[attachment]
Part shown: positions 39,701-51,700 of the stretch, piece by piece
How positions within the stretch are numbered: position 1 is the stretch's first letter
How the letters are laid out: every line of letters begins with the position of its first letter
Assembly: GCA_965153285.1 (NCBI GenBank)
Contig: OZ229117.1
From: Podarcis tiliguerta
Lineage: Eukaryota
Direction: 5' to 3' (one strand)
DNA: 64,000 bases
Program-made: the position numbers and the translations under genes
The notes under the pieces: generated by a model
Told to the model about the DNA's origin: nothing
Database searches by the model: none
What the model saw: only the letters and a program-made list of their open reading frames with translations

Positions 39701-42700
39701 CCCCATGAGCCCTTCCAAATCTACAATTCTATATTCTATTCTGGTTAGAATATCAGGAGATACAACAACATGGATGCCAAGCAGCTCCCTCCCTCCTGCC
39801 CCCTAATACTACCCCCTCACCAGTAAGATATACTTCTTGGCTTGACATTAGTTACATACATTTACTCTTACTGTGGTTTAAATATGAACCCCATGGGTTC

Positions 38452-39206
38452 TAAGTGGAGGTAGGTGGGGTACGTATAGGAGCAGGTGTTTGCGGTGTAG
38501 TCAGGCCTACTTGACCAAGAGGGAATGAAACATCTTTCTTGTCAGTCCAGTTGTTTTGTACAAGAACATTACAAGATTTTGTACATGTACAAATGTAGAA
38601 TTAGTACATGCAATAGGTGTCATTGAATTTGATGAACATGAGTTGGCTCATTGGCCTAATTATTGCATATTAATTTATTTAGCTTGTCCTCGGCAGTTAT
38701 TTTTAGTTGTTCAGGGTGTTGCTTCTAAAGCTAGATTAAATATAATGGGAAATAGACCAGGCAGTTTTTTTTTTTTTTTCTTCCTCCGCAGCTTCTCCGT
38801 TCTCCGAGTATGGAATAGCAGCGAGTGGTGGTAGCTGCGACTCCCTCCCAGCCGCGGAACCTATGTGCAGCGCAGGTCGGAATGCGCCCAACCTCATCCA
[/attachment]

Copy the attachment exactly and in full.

Part shown: positions 39,701-51,700 of the stretch, piece by piece
How positions within the stretch are numbered: position 1 is the stretch's first letter
How the letters are laid out: every line of letters begins with the position of its first letter
Assembly: GCA_965153285.1 (NCBI GenBank)
Contig: OZ229117.1
From: Podarcis tiliguerta
Lineage: Eukaryota
Direction: 5' to 3' (one strand)
DNA: 64,000 bases
Program-made: the position numbers and the translations under genes
The notes under the pieces: generated by a model
Told to the model about the DNA's origin: nothing
Database searches by the model: none
What the model saw: only the letters and a program-made list of their open reading frames with translations

Positions 39701-42700
39701 CCCCATGAGCCCTTCCAAATCTACAATTCTATATTCTATTCTGGTTAGAATATCAGGAGATACAACAACATGGATGCCAAGCAGCTCCCTCCCTCCTGCC
39801 CCCTAATACTACCCCCTCACCAGTAAGATATACTTCTTGGCTTGACATTAGTTACATACATTTACTCTTACTGTGGTTTAAATATGAACCCCATGGGTTC

Positions 38452-39206
38452 TAAGTGGAGGTAGGTGGGGTACGTATAGGAGCAGGTGTTTGCGGTGTAG
38501 TCAGGCCTACTTGACCAAGAGGGAATGAAACATCTTTCTTGTCAGTCCAGTTGTTTTGTACAAGAACATTACAAGATTTTGTACATGTACAAATGTAGAA
38601 TTAGTACATGCAATAGGTGTCATTGAATTTGATGAACATGAGTTGGCTCATTGGCCTAATTATTGCATATTAATTTATTTAGCTTGTCCTCGGCAGTTAT
38701 TTTTAGTTGTTCAGGGTGTTGCTTCTAAAGCTAGATTAAATATAATGGGAAATAGACCAGGCAGTTTTTTTTTTTTTTTCTTCCTCCGCAGCTTCTCCGT
38801 TCTCCGAGTATGGAATAGCAGCGAGTGGTGGTAGCTGCGACTCCCTCCCAGCCGCGGAACCTATGTGCAGCGCAGGTCGGAATGCGCCCAACCTCATCCA